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What is your unique contribution to the team?

We all bring something unique to the table for our teams.  It might be speed, a powerful bat, or an arm angle that hitters hate.  Whatever our unique gift is, it’s important that we maximize it’s potential.  As baseball players we often focus on what we lack and what areas we need to improve on.  Heck, as human beings we are programmed to live in fear of not being good enough.  We have a skewed perception of successful players and believe that they have always had it figured out – they are just “naturally gifted.”

Then there’s the pressure of being a five tool player or having a mid-90’s fastball just to get noticed. Our practice time ends up going towards working on our weaknesses rather than honing in on our strengths.  Youth players have a tough time seeing their strengths as strengths because they get redirected to the areas they’re lacking.  All with the hopes of being recruited.

I assure you that the players in the big leagues have had the same doubts and fears that you and your players have. So how does a player go from decent to all-star?  How do major leaguers become major leaguers?  The answer is simple, they figure out what they’re good at then they work on it – a lot!  Have you ever known a decent player that all of a sudden becomes a beast on the field?  Like he’s playing on an entirely different level than everyone else.  You start to ask yourself what he did, what program did he follow, which instructor is he going to, what is he eating, etc…  Parents, have you ever had a boss our known someone that is trying to do everything themselves and just not good at it?  Then one day they decide to let some other people get involved so they can just focus on what they’re good at.  You can see a difference and immediately think, wow they figured it out and there’s just something different now, it’s great!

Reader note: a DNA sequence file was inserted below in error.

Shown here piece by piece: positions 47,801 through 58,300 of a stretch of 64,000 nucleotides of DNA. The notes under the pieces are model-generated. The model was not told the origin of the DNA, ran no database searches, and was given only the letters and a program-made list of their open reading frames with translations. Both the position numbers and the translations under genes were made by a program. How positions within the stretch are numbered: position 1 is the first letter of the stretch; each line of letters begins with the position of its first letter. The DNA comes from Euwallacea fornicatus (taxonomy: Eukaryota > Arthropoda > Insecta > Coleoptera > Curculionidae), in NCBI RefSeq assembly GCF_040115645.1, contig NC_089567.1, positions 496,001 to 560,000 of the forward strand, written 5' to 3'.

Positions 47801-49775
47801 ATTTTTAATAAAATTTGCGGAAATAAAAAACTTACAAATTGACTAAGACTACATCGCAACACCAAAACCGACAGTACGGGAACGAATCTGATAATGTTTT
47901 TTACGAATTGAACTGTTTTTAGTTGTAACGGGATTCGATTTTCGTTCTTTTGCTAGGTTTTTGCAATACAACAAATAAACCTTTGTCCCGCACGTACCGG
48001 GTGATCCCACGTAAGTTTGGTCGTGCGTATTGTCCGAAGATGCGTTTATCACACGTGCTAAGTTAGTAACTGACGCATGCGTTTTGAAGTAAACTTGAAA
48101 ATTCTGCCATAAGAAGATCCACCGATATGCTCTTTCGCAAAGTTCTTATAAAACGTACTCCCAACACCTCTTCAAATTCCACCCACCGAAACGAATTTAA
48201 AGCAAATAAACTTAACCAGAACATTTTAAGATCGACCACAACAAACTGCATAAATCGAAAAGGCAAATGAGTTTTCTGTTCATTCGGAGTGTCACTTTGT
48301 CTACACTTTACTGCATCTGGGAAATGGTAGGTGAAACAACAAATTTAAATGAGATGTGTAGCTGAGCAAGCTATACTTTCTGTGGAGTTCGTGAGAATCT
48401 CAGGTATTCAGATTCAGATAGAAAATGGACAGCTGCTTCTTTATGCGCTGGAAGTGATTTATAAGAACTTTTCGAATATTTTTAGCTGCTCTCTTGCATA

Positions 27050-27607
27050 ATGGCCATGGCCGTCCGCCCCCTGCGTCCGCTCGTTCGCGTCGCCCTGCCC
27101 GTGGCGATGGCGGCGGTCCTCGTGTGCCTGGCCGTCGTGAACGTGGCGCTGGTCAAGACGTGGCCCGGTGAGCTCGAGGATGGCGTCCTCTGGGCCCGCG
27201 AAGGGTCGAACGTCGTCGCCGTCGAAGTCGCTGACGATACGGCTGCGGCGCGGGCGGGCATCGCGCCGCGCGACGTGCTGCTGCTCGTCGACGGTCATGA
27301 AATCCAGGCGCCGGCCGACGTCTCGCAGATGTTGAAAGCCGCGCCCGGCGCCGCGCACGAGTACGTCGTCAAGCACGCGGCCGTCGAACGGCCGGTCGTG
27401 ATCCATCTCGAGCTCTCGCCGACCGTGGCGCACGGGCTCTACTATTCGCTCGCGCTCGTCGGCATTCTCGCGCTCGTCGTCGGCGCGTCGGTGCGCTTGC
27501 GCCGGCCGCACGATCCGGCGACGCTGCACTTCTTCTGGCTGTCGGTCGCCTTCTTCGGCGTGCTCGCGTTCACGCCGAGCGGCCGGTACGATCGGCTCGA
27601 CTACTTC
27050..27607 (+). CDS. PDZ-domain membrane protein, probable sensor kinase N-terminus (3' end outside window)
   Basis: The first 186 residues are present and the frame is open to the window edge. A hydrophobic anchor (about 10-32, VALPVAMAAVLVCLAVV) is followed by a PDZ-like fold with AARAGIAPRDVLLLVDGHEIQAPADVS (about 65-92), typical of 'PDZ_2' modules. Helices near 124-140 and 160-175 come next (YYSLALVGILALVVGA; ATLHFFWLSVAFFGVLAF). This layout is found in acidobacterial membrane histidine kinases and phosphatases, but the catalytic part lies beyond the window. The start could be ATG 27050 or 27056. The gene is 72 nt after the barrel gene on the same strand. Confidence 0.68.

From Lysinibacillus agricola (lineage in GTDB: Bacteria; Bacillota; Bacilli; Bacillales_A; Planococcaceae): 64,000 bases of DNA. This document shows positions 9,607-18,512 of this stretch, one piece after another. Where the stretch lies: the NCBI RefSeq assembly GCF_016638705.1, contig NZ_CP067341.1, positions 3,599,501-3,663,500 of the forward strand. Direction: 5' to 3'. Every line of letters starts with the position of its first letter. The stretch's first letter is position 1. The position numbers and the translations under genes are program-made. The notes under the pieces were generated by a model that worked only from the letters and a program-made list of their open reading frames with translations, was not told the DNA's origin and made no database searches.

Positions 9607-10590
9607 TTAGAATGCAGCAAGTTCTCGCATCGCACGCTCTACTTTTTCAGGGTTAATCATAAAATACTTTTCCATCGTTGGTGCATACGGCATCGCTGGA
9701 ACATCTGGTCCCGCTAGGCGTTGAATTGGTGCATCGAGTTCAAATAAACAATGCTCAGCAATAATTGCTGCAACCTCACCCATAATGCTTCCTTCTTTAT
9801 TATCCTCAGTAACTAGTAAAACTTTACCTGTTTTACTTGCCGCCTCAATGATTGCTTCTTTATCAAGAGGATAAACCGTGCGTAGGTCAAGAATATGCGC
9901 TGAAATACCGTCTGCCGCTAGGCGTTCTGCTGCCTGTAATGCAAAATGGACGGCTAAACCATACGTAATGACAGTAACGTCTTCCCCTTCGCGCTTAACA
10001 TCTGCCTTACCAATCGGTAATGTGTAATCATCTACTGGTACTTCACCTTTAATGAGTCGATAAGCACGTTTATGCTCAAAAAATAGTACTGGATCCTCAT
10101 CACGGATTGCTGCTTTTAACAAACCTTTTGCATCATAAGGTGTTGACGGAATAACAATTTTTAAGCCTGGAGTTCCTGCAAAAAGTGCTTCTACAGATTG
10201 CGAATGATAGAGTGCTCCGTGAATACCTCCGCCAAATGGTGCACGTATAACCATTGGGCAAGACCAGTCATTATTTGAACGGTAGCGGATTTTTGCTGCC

We are all gifted in some capacity and SHOULD bring that gift to our team.  The uniqueness of our abilities is what makes this the greatest game on the planet.  Scouts don’t want all 5 tool players and all pitchers that throw mid-90’s.  They want players that know their craft and can do with it what nobody else can.  Coaches, let your players practice what they’re good at, let them build confidence in it.   Encourage them to see the areas that they need to improve on but let them know the team needs their unique contribution.

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